Yes, I’ve found myself in exactly the same sort of work situation as the many times before… A job where you can get your work done, most days, in half the time you’re sitting there at your desk. It reminds me of school. You’d get your work done, and then, because it’s really not the done thing to crack open a good book in the middle of maths class, you sit there bored for the rest of the class. It’s something similar here. At least, I suppose, there is the internet, which is a form of reading, but you’re still stuck there in your chair. And co-workers have the nasty ability to sneak up on you (wearing headphones and listening to CDs probably doesn’t help too much on that front either).
Yesterday I was walking home from the Brewery (met James in town and we had a coffee at Felix and then walked over to say hi to Alan & Lisa) and I stopped in at “Bizy Bee” books. I really didn’t mean to go in there, but I wound up at the second-hand kids’ section, and wound up walking out of there with a wee stack of books – “Rumble Fish”, a Ruth Chew book, a little story collection about Witches, even a Bobbsey Twins (man I used to love those. I bet it’s terrible.).
Today the plan is to meet (at the Brewery. How convenient.) and then get some takeaways from Satay Village and then head up to Alan & Lisa’s and get out a video. I was planning on heading home and delving into my childrens’ books and maybe doing a little writing (I have been procrastinating, doing nothing) and go for a run (also procrastinating). BUT —
This is why the idea of getting a place of my own is starting to look like a good one. I wind up being so busy every week, seeing friends and catching up, having lunch, etc. that maybe I wouldn’t feel too lonely if I was in a place by myself. I don’t know how much it will wind up costing me, but I really just want something small, not fancy. Just clean. Enough room for bed, desk, maybe a table. A comfy chair. The smallness seems to be important to me, somehow. I don’t want to get into something large and ridiculous. Small and functional, but something I can easily make feel useful. If it’s all one room (minus the bathroom, of course), then so much the better. Even if I don’t get into the damn bill manhire course, I know that living in a place of my own will be better for me creatively. It’s like Jeremy needing to move into a two bed place so he can make one into a studio. He’s paying $190 a week though. I can’t afford that, especially if I’m going to be at uni next year. (IF. But I still have to consider it, don’t I?)
Well, at least by christmas I will know if I’ve got in. Then I can have a wee think about what I am going to do next. At the moment my plans depend on two things that – at the moment – aren’t certain. Am I going to get into the class? Is Aart going to come over and work (will he find a job? will he get sponsored? What are the odds? I don’t know).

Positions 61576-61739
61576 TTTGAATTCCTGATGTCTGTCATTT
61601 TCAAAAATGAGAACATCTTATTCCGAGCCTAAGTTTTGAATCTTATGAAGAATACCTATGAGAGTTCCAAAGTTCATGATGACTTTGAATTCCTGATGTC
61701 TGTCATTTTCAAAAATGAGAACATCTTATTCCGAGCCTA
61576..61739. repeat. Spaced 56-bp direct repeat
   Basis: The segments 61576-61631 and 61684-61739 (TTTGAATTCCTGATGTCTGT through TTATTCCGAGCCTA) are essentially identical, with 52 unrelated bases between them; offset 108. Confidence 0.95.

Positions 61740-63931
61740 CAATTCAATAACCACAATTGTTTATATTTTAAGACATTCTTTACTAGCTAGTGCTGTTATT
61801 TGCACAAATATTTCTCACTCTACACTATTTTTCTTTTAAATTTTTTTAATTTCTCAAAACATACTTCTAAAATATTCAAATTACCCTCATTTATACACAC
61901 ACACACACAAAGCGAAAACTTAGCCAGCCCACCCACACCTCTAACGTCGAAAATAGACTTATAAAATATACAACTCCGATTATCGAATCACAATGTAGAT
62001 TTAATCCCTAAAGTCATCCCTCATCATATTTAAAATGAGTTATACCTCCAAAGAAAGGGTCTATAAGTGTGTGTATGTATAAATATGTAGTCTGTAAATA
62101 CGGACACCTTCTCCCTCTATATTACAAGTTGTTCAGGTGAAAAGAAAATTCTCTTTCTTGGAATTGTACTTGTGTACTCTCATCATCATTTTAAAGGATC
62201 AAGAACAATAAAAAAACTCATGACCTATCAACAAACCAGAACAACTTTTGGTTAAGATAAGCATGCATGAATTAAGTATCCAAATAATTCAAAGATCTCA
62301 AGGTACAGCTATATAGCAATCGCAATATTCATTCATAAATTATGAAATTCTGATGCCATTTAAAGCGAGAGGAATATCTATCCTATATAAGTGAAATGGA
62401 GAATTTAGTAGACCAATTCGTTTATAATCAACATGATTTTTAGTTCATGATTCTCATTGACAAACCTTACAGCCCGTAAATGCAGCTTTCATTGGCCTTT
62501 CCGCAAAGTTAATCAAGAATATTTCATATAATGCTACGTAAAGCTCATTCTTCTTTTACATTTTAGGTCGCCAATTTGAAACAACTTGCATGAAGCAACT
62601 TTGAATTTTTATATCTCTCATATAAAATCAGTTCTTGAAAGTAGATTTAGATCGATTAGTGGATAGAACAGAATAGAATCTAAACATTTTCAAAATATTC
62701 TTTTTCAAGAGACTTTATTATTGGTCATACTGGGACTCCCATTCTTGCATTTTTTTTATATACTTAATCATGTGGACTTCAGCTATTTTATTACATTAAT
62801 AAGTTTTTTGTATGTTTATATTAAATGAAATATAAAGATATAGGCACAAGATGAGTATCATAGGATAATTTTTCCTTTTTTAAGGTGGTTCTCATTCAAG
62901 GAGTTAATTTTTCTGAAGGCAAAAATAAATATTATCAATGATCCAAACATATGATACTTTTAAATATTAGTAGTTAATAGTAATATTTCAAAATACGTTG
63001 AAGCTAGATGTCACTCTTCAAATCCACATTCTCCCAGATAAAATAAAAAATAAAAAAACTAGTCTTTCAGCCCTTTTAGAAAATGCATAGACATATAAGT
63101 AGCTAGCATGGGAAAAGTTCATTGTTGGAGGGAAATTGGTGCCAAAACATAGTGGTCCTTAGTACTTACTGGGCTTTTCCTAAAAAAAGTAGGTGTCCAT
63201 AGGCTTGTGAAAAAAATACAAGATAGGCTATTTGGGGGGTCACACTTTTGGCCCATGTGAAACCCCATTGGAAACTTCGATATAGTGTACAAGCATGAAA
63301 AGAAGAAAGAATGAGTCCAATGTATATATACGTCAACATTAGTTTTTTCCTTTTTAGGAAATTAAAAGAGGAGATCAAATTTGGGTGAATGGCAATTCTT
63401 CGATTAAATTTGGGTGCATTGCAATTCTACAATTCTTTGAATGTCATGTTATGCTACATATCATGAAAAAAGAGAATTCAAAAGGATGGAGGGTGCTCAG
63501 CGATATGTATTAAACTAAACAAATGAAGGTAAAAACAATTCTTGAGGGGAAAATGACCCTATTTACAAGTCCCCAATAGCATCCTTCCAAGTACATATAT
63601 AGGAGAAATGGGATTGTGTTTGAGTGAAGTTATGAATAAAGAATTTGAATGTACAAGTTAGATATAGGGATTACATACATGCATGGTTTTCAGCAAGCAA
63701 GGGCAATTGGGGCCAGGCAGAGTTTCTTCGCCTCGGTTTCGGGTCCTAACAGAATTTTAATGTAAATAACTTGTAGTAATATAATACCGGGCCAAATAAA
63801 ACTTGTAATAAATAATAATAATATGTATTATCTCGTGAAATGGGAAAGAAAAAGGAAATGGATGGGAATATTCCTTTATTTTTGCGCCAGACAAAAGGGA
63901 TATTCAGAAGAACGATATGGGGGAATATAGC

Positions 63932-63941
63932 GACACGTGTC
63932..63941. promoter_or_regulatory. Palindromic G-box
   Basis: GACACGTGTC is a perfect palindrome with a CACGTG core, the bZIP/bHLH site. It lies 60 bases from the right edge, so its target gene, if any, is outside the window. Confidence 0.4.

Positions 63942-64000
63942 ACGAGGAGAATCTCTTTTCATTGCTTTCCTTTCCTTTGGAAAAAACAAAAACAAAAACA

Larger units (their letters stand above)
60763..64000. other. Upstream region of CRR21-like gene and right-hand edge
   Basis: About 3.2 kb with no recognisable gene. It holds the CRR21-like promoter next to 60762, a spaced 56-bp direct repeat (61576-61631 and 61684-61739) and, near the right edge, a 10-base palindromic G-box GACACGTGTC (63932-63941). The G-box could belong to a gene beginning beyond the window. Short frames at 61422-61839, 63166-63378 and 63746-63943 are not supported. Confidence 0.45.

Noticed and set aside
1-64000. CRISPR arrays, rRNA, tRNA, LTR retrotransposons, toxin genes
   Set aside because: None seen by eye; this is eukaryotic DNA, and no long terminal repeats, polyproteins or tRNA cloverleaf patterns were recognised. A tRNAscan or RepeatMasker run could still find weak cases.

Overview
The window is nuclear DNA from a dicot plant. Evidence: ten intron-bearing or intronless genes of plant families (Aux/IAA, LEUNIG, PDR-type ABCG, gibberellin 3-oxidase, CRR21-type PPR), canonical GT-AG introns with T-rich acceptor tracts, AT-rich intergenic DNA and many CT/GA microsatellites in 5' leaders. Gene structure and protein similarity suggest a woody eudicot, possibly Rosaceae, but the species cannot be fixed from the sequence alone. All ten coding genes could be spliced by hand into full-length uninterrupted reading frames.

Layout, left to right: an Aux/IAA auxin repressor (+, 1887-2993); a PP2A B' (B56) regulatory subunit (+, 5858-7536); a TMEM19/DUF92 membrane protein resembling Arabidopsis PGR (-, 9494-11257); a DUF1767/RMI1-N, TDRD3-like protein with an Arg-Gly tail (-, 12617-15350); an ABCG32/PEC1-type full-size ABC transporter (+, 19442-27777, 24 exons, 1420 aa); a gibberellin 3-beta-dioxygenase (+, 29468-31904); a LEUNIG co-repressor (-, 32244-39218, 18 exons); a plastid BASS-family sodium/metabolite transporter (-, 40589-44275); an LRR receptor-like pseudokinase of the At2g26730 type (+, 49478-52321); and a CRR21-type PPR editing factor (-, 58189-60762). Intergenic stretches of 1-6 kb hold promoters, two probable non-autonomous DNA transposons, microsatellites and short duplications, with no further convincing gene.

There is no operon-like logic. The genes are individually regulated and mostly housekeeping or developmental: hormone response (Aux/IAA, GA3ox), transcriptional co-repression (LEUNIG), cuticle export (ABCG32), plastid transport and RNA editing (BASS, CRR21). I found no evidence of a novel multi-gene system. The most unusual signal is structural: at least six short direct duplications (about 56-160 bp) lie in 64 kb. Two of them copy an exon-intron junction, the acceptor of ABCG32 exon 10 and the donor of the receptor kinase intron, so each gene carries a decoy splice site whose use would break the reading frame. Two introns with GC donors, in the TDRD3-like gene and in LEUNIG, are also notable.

We’ve got a work christmas party on this saturday. At least it will be a free night. We’re supposed to dress up. The theme is “The Titanic”. Christ Almighty. That’s the problem with dress-up parties. You’re terrified of being the only one not in costume, of looking like a complete and utter party-pooper, but at the same time, I really can’t be bothered trying to find some sort of dumb costume, when I’d really rather do christmas shopping (and buy myself presents) with the money. But now I’ve said I’ll go. Ah forget it. I can’t be bothered with this costume thing. Maybe if it was a friends’ party, but this is work, for God’s sake.
I’m reading Margaret Atwood’s “The Blind Assassin”. I got it signed by her when Daph and I went to go see her a few weeks ago. It was brilliant. Daph also won a (hardback) copy of “Oryx and Crake” that she gave me, saying it was more my thing than hers! Brilliant! Brilliant! Book is brilliant too, by the way.
Speaking of Brilliance, I re-read “Rumble Fish” last night. That book is fantastic. So is the movie, for that matter. Brilliant.
What else is news…I’m not even sure how long it’s been since I last updated, so please forgive me if I repeat myself.
Things are still strange, with my grandfather dead. I have been thinking about death and dying a lot lately, which of course isn’t completely unexpected. It’s a normal thing. It’s a necessary thing. People don’t think about death enough, in my opinion. I think people spend too much time trying not to think about death. We pretend that it’s not just around the corner. We think everything is going to stay the same if we make it. We tell ourselves axioms such as “nothing is certain but death and taxes”. But we call these things “axioms”, and quote them in university essays, and we don’t think that these statements are fucking true, and then suddenly the change hits, and someone dies, or you die, and you wring your hands and say “woe is me”, and worst of all, you’re suprised that it’s happened. “It happened so quickly,” we like to say. Then we think about it and decide that when it happens to us, we would like to go quickly, even if it is difficult for the family. We’re selfish that way. We don’t want any pain, any fear – any life – in our death. People are funny things that way. We want to “rage into the light”, or however it goes, but at the same time we don’t want it to hurt too much.
Anyway, I think it’s good to think every day, “This isn’t going to last much longer. One day I will be dead and everything will carry on without me.”
Then again, once you’re dead you won’t mind so much.